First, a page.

[on her The Lords of Salem (2012) character] I didn't think of her as evil. I thought of her as a witch. I just let go. I didn't really plan anything and just tried to be in the moment.
[on her chanting and dialogue in The Lords of Salem (2012)] I call it talking in tongues. That's what the witch's coven did in the 1600s. I knew what I was saying. I didn't feel frightened. It wasn't just a job. If you're in the moment of bringing life to the character inside and out, you tend to go places that are correct on a creative level.
[on The Lords of Salem (2012)] People will have their own particular experiences. It's an amazing vision that Rob Zombie has given us, and it's a film I want to see again and again. I went so many places, personally, as an audience member, which is what I love to have happen to me. I followed Heidi [Sheri Moon Zombie' into her depths. And the film moves at a very haunting pace. While I was watching it, I just kept feeling heavier and heavier and more foreboding. I was very uncomfortable. I was so moved. It's an amazing tale. One doesn't know . . . are they witnessing a nightmare, are they witnessing the demise of someone . . . and it's so beautiful. I got all these sensory feelings, and I really felt like I was entering a labyrinth where I encountered each character and had an experience with each of them, but I followed Heidi. I followed Sheri Moon because I think all of us, in our lives, have things occur and they're very personal. It doesn't matter if you're a child and a friend is cruel to you or if there's prejudice going on or if it's a breakup of a marriage. One can get lost. And so Heidi's descent could have manifested itself in me in many ways. It took me to places where I began remembering my first nightmares. It's quite surreal in a very beautiful way.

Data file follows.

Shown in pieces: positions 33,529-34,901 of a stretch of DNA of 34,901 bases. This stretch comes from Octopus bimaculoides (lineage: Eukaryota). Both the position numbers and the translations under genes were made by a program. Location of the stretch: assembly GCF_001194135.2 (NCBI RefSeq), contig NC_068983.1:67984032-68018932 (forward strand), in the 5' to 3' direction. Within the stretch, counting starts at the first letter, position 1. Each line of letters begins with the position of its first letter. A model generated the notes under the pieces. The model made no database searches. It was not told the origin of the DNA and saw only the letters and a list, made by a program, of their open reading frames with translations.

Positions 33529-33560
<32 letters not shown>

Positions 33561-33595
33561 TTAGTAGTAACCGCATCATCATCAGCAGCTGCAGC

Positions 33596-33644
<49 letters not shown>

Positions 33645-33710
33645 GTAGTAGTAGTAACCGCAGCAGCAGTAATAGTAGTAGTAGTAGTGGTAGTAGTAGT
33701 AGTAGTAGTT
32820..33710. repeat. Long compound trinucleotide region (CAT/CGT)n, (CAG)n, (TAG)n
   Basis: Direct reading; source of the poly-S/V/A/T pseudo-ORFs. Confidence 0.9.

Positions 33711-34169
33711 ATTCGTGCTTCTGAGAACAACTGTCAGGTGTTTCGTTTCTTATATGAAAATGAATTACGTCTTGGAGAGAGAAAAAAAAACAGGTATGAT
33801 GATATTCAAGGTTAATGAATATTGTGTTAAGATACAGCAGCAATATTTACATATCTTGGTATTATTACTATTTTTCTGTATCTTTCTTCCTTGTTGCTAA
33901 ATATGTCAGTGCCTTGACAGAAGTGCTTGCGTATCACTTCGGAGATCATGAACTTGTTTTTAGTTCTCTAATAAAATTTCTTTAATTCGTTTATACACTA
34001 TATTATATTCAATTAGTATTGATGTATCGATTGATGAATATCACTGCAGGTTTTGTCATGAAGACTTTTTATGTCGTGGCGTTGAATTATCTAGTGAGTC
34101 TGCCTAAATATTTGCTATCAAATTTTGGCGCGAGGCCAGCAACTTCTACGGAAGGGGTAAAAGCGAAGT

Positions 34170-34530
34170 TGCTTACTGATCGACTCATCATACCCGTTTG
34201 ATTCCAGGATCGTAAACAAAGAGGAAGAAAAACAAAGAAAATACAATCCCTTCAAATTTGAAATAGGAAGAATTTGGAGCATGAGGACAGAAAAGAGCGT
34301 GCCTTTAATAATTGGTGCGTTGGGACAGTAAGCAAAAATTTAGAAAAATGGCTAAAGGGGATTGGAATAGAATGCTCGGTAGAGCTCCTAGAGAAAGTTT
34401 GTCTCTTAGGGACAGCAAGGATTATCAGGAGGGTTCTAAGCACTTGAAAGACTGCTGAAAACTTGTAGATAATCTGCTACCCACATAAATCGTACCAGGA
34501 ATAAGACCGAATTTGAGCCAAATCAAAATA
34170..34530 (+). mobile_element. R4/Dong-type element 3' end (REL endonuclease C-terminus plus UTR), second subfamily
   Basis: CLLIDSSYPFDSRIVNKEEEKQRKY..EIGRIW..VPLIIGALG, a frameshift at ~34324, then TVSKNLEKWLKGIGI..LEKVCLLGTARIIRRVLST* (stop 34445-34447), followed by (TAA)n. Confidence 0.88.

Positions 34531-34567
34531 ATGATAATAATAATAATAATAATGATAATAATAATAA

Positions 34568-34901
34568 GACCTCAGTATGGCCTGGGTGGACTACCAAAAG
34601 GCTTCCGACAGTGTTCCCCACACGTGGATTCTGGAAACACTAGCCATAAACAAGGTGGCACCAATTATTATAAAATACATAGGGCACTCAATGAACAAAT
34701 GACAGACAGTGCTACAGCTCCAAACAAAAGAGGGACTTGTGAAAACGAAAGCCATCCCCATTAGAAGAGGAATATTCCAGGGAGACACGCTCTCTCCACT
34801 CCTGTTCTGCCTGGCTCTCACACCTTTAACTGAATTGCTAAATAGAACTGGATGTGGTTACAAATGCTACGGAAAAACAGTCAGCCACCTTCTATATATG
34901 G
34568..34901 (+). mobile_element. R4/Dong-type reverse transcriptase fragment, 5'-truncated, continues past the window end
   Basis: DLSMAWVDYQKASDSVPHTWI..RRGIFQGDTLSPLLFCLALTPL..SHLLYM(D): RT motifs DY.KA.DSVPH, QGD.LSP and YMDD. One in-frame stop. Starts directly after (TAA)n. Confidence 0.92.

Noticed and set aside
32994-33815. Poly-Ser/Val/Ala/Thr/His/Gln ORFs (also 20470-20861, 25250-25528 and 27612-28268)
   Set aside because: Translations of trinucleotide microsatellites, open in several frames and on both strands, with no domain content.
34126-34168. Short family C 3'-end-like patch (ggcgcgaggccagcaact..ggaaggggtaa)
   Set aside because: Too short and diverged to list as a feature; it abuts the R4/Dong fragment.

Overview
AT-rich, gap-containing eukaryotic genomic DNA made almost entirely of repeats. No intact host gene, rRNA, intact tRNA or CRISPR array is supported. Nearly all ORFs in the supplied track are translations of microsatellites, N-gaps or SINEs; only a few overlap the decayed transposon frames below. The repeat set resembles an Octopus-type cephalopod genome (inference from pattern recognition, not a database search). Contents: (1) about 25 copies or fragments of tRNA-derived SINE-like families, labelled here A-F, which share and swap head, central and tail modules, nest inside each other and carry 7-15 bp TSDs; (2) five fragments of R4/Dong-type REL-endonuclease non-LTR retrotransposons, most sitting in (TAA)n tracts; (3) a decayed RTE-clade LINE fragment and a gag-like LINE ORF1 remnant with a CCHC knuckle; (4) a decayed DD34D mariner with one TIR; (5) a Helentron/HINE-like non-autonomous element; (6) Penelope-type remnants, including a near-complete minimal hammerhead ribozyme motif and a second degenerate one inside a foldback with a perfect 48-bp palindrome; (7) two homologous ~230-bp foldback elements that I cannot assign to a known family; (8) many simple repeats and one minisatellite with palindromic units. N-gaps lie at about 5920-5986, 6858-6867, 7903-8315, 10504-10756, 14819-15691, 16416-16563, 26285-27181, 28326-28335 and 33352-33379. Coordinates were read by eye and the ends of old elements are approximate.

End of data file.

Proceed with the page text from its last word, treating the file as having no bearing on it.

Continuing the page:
[on The Lords of Salem (2012)] I feel that the film is really wonderful. I saw it at Sitges in Spain, even though I normally don't see films that I've done. I'm in the 1692 part of the film and recur throughout in bits and pieces as we are haunting Heidi [Sheri Moon Zombie]. [The film] has so many layers. It's brilliantly shot by Brandon Trost, and the art direction is by Jennifer Spence for the witches in 1692. And everything, of course, is overseen and chosen by [director] Rob Zombie. What the art department created for the witches in 1692 was really quite extraordinary. The artistry that went into it and the environment that was created by the make-up and the costumes was really such a gift.